By Jenna Gibson
While the United States is locked in a fierce debate over Obamacare, South Korea is going through its own deliberations about healthcare reform. On August 9, right before hitting his 100th day in office, Korean President Moon Jae-In unveiled his plan to expand Korea’s already extensive healthcare system, a proposal quickly dubbed “Mooncare.”
Korea currently provides universal healthcare through its National Health Insurance Service. All citizens are required to pay into the fund via taxes, and they are all covered for general medical costs. Private insurance does exist, and people usually purchase those additional policies to cover large medical expenses, such as a major accident or cancer treatment.
One of President Moon Jae-In’s major pledges has been to reform this system, with the particular goal of decreasing costs for low-income patients. Moon’s plan focuses on three major changes: first, he wants to expand the types of procedures covered by the state insurance to eventually encompass all medical treatment except purely optional operations such as non-medically indicated cosmetic surgery. In addition, he plans to lower the cap for out-of-pocket expenses so that low-income Koreans would only have to pay up to 1 million won ($883) per year for their medical care. Finally, he plans to increase emergency financial support for those in the lower half of the income bracket, providing them access to up to 20 million won ($17,663) in case of a major health crisis.
“We will continue to move toward building a fair and just Republic of Korea that will ache when the people ache and will only smile when the people smile,” Moon said at the plan’s unveiling. “We will build a country where every person is free of concern over medical costs and can receive treatment for any disorder without having to worry about expenses.”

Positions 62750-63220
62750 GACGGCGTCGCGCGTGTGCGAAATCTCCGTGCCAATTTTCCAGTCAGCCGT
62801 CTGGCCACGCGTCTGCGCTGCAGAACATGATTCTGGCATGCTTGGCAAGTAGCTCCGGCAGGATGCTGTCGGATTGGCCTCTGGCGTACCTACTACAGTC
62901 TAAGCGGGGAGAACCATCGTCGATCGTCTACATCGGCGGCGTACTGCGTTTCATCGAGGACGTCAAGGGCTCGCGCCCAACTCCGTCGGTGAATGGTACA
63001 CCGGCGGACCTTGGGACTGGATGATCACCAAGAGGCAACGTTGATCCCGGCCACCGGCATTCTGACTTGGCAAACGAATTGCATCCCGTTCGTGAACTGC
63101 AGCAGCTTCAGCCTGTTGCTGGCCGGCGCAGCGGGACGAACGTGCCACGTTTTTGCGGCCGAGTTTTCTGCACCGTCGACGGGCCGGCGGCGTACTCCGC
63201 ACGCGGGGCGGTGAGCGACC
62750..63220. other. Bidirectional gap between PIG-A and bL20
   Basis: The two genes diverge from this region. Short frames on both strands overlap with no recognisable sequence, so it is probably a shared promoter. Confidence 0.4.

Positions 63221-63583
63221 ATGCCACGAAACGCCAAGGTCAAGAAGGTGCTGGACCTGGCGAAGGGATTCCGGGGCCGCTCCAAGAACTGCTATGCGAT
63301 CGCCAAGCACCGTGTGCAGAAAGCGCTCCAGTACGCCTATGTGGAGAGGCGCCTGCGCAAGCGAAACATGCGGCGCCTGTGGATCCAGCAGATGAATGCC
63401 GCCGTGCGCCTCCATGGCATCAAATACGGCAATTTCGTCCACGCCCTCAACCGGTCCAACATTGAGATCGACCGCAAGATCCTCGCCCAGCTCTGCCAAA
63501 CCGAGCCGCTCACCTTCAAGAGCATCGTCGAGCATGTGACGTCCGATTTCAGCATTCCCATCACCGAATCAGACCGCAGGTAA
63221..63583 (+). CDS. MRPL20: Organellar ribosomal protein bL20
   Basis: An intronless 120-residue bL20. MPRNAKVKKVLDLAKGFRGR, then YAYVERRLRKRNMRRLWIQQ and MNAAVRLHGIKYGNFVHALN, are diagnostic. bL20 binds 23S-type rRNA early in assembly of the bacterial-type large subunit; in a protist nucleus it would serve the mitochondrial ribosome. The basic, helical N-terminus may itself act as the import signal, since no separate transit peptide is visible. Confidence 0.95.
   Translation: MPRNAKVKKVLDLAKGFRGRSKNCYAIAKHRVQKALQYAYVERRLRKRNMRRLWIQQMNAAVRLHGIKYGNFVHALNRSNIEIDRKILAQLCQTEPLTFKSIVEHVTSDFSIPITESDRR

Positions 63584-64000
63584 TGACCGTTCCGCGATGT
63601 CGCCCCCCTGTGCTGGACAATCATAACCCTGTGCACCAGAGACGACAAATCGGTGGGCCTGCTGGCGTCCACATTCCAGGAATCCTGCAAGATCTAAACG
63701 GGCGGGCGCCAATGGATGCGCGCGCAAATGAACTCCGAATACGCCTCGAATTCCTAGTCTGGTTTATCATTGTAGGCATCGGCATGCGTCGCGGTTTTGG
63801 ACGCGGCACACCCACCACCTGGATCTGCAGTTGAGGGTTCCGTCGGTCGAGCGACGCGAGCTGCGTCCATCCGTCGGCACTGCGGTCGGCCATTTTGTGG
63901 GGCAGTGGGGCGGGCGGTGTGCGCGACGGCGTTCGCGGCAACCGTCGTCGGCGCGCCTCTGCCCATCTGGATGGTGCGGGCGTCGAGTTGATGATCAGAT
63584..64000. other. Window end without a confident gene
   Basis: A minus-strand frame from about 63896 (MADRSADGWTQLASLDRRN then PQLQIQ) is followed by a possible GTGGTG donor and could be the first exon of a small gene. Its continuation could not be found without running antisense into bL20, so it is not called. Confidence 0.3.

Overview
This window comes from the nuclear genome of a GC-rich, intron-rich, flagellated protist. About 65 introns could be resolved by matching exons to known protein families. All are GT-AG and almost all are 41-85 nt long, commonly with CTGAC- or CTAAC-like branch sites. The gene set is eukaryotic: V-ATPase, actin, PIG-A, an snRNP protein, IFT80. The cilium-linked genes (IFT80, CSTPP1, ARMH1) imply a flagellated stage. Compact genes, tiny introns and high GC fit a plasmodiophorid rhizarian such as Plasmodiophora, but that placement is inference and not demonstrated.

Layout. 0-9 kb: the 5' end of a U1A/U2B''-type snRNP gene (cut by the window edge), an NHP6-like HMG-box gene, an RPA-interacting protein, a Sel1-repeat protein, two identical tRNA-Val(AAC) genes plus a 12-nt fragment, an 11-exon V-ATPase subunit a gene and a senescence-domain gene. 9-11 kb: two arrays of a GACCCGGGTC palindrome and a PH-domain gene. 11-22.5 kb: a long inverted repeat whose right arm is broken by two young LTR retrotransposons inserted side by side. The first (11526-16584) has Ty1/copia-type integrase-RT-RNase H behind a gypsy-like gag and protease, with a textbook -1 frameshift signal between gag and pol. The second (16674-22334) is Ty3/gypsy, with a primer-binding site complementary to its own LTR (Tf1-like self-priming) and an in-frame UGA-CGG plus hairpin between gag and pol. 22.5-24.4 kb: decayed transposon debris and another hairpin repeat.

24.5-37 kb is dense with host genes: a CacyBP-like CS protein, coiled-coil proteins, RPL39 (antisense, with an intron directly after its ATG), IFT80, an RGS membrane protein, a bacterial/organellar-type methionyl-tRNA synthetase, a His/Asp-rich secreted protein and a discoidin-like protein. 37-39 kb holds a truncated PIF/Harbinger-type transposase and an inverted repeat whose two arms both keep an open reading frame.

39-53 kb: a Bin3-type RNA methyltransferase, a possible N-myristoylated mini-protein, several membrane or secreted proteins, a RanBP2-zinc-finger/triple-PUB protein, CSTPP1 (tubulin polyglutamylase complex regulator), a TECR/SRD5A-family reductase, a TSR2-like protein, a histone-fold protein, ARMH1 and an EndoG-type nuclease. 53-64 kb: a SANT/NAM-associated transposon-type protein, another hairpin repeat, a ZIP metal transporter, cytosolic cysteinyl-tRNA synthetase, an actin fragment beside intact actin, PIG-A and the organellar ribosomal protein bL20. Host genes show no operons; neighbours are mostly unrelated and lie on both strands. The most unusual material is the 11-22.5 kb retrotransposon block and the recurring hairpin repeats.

However, not everyone is enthusiastic about these sweeping changes. Korea will need 122,164 more nurses, 1,613 pharmacists, and 785 doctors to implement the president’s plan, according to a report from the Ministry of Health and Welfare. And critics have balked at the 30.6 trillion won ($26.9 billion) pricetag for the plan, saying that even if the government covers the increase for now, those costs may eventually be passed back down to taxpayers. This plan fits in with accusations that Moon is becoming a “Santa Claus President” – along with this healthcare plan, Moon has already promised several major welfare reforms including a minimum wage increase and a boost for both pension and child care funding.
Supporters, on the other hand, praise the program’s ambition and its focus on helping low-income Koreans. They also noted that this increased coverage could lead to a boom in the medical and biotech industry.
Moon’s approval rating has remained high, increasing slightly to hit 78 percent in the days following his healthcare announcement. According to a poll conducted on August 18-19, 85.3 percent of Koreans surveys said Moon was doing a good job managing state affairs. According to the Korea Herald, “When asked about having a ‘medium burden, medium welfare’ system in South Korean society, 81.6 percent supported the idea, with more than 75 percent of the respondents saying they are willing to pay more taxes to expand welfare and solve bipolarization issues.”
While Moon will have to carefully manage the significant funding necessary to conduct this and other major upgrades to Korea’s social safety net, it seems he has widespread support among the Korean public to begin moving forward with his ambitious reform agenda.
Jenna Gibson is the Director of Communications at the Korea Economic Institute of America. The views expressed here are the author’s alone.
Image from Republic of Korea Armed Forces’ photostream on flickr Creative Commons.